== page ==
Think punctuation isn’t worth learning think again because without punctuation english is very difficult to comprehend
Let’s try that again: Think punctuation isn’t worth learning? Think again. Because without punctuation, English is very difficult to comprehend.
Is it important?
Punctuation is essential, and is used to convey and clarify the meaning of written language. It is such simple marks as the full stop or the comma, and the more complex ones of semicolons and hyphens. Getting punctuation wrong can change the entire meaning of a sentence. So, if you want to make sure your written English is understood, read on.
Perhaps more than any other punctuation mark, the omission or improper use of commas can have confusing, hilarious, or even life-threatening consequences for your writing in English.
Look at this sentence, with and without its comma:
Let’s eat Bob.
Let’s eat, Bob.
If you don’t see why the comma is so important here, glance at your friend Bob as you read the first sentence. He should look extremely worried. He may even nervously start joking that a prime rib might be much tastier than a middle- aged English man.
How about when we find an unnecessary comma in a phrase or sentence? A street sign that says ‘No, U turn’ holds a very different meaning to the more regularly seen one reading, ‘No U turn.’ In fact, the two sentences have opposite meanings.
The Oxford Comma
The Oxford comma comes after the penultimate item in a list of three or more things. Here is an example: ‘The scarves were red, blue, and yellow’. With or without the comma, the meaning doesn’t change in this sentence. English speakers often argue over whether this type of comma is necessary.
However, the Oxford comma can be extremely important in some situations.
For example, you write, ‘I love my parents, Dolly Parton and Martin Luther King.’ On reading this, most English speakers will have a good chuckle imagining that your parents are Dolly Parton and MLK. Things are much clearer with the Oxford comma: ‘I love my parents, Dolly Parton, and Martin Luther King’. All four of them.
Or this: ‘For breakfast I had toast, eggs and orange juice’. Bleurgh! Try: ‘For breakfast I had toast, eggs, and orange juice’. Much more palatable.
Quotation marks “”
Aside from their use in speech and quotations from books, quotation marks are often used by writers to put distance between them and the words. It’s the same as when we use air quotes to say we disapprove or disagree with something.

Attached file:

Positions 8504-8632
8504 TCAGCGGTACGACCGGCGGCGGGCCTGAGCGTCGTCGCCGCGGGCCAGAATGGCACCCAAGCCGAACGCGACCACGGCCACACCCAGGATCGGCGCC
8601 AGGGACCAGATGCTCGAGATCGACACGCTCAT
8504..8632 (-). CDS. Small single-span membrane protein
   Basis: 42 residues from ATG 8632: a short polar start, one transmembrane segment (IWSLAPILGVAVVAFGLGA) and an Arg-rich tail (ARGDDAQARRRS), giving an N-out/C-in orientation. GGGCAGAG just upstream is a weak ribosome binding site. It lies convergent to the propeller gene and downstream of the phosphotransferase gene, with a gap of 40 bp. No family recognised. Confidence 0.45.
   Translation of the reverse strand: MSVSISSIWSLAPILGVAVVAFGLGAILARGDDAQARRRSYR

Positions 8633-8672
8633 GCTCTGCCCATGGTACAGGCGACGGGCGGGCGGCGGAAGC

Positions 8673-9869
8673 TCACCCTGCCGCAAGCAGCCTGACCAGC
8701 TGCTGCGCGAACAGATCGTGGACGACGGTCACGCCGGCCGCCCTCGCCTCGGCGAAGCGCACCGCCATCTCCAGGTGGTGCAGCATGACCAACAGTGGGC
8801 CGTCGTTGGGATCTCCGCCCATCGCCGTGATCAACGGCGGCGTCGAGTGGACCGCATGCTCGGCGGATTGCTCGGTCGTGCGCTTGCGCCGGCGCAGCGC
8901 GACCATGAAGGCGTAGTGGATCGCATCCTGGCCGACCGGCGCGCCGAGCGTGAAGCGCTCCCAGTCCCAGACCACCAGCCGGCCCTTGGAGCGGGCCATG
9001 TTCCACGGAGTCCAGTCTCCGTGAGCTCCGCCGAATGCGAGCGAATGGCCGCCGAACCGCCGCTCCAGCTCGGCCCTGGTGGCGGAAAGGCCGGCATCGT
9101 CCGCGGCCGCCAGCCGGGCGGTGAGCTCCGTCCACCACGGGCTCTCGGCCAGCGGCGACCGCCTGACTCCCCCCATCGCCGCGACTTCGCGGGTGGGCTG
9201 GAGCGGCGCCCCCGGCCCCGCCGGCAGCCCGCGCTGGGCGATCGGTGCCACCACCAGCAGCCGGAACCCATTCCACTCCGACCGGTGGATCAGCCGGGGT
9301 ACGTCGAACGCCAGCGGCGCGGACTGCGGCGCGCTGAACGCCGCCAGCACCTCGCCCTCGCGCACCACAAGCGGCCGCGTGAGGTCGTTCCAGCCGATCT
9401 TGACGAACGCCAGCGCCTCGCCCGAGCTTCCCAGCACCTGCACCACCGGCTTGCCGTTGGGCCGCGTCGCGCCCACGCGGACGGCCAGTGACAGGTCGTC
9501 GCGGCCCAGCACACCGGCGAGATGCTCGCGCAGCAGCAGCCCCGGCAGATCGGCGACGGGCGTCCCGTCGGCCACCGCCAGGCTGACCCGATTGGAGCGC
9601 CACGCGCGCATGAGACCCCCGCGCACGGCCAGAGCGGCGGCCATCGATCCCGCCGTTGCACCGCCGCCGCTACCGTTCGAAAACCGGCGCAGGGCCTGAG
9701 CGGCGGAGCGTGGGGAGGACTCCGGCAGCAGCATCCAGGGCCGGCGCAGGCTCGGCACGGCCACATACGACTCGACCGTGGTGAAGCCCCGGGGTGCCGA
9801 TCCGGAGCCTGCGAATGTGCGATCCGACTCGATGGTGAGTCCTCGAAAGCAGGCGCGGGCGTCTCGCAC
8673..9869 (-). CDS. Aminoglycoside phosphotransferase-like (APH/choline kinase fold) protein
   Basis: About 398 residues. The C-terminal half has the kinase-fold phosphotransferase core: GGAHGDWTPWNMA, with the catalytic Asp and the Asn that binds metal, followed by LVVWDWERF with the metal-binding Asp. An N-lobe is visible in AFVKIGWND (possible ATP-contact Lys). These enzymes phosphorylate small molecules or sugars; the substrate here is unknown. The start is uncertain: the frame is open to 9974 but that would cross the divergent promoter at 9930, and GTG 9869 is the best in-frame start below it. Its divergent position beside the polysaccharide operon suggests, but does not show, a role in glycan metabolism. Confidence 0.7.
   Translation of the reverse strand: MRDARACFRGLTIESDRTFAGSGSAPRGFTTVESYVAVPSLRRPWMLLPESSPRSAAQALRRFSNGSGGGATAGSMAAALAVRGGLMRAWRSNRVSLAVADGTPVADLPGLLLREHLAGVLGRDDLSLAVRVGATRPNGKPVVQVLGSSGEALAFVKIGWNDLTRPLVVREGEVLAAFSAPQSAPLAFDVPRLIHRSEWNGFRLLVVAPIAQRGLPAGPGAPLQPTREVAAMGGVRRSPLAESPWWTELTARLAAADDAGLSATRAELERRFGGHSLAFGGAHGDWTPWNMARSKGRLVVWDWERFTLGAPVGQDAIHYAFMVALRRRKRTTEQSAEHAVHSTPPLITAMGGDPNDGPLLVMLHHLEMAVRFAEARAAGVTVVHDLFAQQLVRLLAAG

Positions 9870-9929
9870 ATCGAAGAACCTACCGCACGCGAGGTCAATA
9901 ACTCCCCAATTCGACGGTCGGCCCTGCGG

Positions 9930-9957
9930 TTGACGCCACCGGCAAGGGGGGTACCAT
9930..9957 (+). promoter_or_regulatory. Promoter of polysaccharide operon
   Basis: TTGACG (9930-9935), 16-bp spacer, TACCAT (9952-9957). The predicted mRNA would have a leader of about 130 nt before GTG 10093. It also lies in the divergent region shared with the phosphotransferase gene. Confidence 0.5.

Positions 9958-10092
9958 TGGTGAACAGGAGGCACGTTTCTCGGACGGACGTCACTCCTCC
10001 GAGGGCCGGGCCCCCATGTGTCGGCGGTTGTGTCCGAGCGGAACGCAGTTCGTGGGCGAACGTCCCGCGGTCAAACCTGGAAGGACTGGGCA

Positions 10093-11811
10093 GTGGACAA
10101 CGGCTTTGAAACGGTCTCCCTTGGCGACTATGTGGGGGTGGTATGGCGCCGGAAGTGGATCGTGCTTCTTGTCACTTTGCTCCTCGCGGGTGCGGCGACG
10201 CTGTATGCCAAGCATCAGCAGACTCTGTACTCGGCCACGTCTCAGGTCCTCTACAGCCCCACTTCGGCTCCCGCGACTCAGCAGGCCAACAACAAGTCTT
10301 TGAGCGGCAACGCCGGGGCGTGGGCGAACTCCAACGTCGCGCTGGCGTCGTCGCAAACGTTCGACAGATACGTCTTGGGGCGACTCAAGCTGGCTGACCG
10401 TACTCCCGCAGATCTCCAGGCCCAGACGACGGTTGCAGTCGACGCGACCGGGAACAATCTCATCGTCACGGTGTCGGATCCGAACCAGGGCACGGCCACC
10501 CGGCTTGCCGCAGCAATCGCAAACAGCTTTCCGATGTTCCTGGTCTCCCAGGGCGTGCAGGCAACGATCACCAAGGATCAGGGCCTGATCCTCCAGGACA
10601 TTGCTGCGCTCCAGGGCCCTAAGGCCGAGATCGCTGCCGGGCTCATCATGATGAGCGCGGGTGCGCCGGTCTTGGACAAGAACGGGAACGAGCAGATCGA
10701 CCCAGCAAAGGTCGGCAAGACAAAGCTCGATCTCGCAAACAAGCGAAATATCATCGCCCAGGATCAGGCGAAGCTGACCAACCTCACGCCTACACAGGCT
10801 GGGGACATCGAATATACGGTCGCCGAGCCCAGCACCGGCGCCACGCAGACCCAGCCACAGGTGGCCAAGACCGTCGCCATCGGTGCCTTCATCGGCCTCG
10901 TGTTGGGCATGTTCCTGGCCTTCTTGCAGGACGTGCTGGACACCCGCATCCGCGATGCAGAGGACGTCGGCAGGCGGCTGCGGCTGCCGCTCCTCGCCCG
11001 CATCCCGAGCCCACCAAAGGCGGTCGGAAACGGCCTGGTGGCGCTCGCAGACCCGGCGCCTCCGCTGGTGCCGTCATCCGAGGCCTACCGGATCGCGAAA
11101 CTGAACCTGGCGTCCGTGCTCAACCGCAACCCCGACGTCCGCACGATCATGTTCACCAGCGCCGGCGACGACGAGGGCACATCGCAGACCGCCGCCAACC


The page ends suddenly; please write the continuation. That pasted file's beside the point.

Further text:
So, if I put that this blog was written by a “professional” writer, that’s quite an insult to me. Unfortunately, these quotation marks are overused in English and you will see them in lots of places they shouldn’t be. Would you buy a sandwich that was made “fresh”? Or perhaps you would like to have a deep and meaningful conversation with a “real” person? No, me neither.
Like quotation marks above, hyphens are often misused in English, even by native speakers. Their importance is also underestimated, but they too can change the whole meaning of a sentence.
Would you be able to tell the difference if your boss offered you these alternatives: ‘twenty-four hour shifts’ or ‘twenty four-hour shifts’? In the former, your hours would be long. In the latter, you’d be doing a lot of short shifts. It’s certainly worth checking the difference.
Look at these two signs and decide which would make you be more cautious:
Caution! Man eating crocodiles.
Caution! Man-eating crocodiles.
If you’re human, which I presume you are, then you should be more scared of the second one. (If you’re a crocodile, then it’s the first.)
Two people might punctuate the same sentence in different ways to create meaning of their own.
A university professor famously gave his class this sentence to punctuate: A woman without her man is nothing. Before you read any further, try it yourself.
Most of the men in the professor’s class either didn’t change the punctuation or added commas. ‘A woman, without her man, is nothing’. Pretty awful for women everywhere. Most of the women wrote this: ‘A woman: without her, man is nothing’. Which side did you fall on?
And finally, I’m a fan of Oxford commas, so here’s another example to persuade you:
Last night I saw the strippers, JFK and Stalin.
Punctuation: a way to give inappropriate professions to deceased world leaders.
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